This semester I have been teaching an “Adult Religion Class” as part of the BYU Continuing Education program. Doctrine and Covenants. It has been great fun. This week the lesson was on Section 138—Joseph F. Smith’s vision of the Descensus Christi ad Inferos. We have a great classroom dynamic and the students have proven themselves eager and capable to tackle scholarly approaches to our history.
Before class, one of the students handed me a document and asked if I knew of it. I had. But I couldn’t remember the exact details in the moment (my cognition has taken a dramatic hit with the recent baby—at least that is the excuse I tell myself). Not too long ago a teacher distributed a similar item in a member of my family’s ward and my sibling sent it to me, wondering my opinion. When I got home, I looked up my emails and then the light bulb went off. Oh yeah.
An analysis of the document might have broader interest, so I figured I would share some thoughts. The document opens:
A heavenly manifestation given to Heber Q. Hale, President of the Boise Stake of the Church of Jesus Christ of Latter-day Saints, as related by him, with the approval of the first Presidency of the Church, at the Genealogical conference held in the auditorum of the bishop’s Building, in Salt Lake City, Utah, October, 1920.
There are many copies of the document online and apparently one professor at BYU-Idaho is distributing it as part of a course (why does this not surprise me?). The account is in the voice of Hale and indicates that “between the hours of 12 and 7:30 in the night of January 20, 1920, while alone in a room at the home of W.F. Rawson in Carey, Idaho, the glorious manifestation was vouch-safed to me.”
The narrator then proceeded to describe a dream/vision in which he observes the spirit world in vivid detail: they types of plants, trees and flowers; the types of people-spirits, their general labors and locations. He described the dead of the Great War rallying behind General Richard W. Young, Armistice only two years previous to the purported vision. He met with deceased Church leaders of the Restoration and viewed a temple of the spirit world and the Savior who ministered there. He also met spirits who were preparing to receive the spirit of a friend appointed to die in the next few days. The account is lengthy and full of personal observations.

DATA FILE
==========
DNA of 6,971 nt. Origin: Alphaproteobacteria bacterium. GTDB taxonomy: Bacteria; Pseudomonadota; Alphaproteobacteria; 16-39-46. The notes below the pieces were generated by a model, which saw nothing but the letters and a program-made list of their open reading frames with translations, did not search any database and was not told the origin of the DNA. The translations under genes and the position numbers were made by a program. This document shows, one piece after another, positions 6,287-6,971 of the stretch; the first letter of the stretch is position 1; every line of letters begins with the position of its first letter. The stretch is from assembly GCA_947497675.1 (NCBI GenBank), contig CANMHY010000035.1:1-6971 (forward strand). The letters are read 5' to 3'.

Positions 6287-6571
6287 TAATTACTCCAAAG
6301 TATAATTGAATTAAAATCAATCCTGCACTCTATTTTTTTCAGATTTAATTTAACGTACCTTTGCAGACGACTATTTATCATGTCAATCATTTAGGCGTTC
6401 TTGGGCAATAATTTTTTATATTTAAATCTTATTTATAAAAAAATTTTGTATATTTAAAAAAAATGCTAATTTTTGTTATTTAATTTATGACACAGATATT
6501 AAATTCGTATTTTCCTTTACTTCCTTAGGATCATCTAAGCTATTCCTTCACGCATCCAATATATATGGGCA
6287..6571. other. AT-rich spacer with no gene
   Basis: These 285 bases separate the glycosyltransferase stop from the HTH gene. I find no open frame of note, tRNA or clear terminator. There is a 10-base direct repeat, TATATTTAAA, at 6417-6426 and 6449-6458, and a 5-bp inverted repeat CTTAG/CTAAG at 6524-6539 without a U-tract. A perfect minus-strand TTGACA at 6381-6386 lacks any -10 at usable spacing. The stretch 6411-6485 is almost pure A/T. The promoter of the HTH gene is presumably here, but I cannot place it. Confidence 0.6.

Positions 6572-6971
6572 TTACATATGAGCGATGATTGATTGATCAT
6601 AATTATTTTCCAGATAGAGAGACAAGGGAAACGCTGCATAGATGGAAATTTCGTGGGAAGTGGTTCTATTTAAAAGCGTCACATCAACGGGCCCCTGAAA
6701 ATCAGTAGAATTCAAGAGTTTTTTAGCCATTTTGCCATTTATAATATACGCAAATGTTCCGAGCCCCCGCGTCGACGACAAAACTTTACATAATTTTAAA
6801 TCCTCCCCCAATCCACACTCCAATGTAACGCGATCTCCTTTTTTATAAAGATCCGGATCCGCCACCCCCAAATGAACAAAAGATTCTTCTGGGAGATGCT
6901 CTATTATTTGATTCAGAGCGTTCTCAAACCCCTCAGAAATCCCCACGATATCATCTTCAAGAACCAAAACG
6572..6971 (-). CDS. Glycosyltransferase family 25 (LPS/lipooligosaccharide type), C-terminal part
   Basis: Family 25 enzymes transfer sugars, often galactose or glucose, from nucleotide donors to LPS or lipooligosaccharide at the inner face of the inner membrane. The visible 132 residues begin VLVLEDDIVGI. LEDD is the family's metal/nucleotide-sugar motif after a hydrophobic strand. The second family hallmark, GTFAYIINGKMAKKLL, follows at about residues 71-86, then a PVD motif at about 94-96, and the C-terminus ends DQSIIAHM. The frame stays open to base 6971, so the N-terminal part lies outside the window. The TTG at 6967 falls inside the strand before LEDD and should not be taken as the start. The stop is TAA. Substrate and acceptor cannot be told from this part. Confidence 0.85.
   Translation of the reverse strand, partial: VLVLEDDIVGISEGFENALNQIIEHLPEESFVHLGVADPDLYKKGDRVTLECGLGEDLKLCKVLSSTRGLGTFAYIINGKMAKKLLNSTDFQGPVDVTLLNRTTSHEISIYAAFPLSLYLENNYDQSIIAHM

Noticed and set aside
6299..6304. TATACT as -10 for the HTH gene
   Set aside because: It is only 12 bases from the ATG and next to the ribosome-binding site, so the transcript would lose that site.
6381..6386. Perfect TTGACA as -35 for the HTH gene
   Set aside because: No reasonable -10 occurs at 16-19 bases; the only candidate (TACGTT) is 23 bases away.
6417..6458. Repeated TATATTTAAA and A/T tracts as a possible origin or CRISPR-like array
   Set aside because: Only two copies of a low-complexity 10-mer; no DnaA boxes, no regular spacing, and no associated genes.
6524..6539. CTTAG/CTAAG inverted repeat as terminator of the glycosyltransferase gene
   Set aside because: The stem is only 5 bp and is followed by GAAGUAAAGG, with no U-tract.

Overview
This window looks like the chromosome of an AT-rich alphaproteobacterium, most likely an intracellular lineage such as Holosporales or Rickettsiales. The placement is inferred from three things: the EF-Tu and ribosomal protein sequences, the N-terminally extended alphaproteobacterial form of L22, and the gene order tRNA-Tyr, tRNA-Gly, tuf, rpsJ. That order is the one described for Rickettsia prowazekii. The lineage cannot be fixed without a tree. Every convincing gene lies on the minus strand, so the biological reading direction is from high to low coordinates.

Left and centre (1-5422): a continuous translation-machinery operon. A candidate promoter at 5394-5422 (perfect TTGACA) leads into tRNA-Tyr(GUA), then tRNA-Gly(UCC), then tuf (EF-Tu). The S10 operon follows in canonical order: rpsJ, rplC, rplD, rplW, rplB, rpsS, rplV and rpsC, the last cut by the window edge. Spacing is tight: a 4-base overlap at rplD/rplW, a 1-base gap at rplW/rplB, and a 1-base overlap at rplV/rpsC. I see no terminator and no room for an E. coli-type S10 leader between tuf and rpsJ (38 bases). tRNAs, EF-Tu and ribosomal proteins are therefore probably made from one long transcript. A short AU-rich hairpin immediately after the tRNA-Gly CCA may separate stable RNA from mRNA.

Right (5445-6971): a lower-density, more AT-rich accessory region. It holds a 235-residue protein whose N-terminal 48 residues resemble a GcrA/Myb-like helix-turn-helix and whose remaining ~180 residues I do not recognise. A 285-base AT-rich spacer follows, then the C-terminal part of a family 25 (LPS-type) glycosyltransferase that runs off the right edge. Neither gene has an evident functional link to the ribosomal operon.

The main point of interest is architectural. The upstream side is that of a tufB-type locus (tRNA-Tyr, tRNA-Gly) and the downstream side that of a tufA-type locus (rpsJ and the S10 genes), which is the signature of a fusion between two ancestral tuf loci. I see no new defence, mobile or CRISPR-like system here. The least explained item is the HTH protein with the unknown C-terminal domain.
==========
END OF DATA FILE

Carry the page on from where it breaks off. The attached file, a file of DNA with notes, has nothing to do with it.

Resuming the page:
Now it is entirely possible that the text really was written by Heber Hale, and that it is an accurate account of his experiences. However I have been unable to find any reliable provenance at all (I have not, however, spent any time at the CHL on this matter). I have confirmed that Hale was actually the Boise Stake President. I have not been able to locate any documentation that the genealogical conference was held, nor that President Hale spoke anywhere at the bidding of the first presidency. Duane S. Crowther, wrote in Life Everlasting: A Definitive Study of Life and Death  that he received a copy of the document from Leland Rawson, an apparent relative of William Rawson at whose house the vision was to have been received. Rawson also indicated that “Lucy Gates,” of the General RS Presidency published the document. Unfortunately, no such person was on the General RS Presidency or Board during this time. There are copies of the text located in various collections around, including the Rudger Clawson’s papers (that isn’t to say the Clawson approved of the text, just that he had a copy in his possession).
From my perspective, it would be somewhat surprising if Grant actually did ask him to speak publicly, as Grant was not a big fan of democratic revelation. In fact in 1923, the FP sent a letter to Hale telling him to have the sisters stop speaking in tongues and delivering revelations to the Church. On the other hand, President Grant did have a close relationship with the General Young mentioned in the vision account.
And now the take home message: It sounds just like a dream. You can find all sorts of weird visionary/dreamy stuff, especially in the nineteenth century. Wilford Woodruff was always writing his dreams down. While I appreciate the sincerity with which these folks found religious meaning in these experiences, there is a reason that the Church limits what is considered revelation. And in the possibility it was more than a dream, as a believer it wouldn’t surprise me if the Lord spoke to an individual in a way that would be grossly unrepresentative of “the truth” when transmitted to the whole Church. In my view, at best, this document is a fun reflection of a pious man’s religious dream – one which is not particularly consistent with currently authorized Church doctrine/revelation/teachings. At worst it is a hoax, transmitted in a way not dissimilar from things like the “White Horse Prophecy.” 
As an historian I would not use the document in historical work without better provenance (unless it was a study of modern folklore). Even with provenance, though, as a believer I would definitely not turn to it for devotional purposes.
- p. 25 n 3; as a side note, the author should consider joining the McConkie family and form a club for over-confident book titlers.
- See Don L. Penrod, “Edwin Rushton as the Source of the White Horse Prophecy,” BYU Studies 49, no. 3.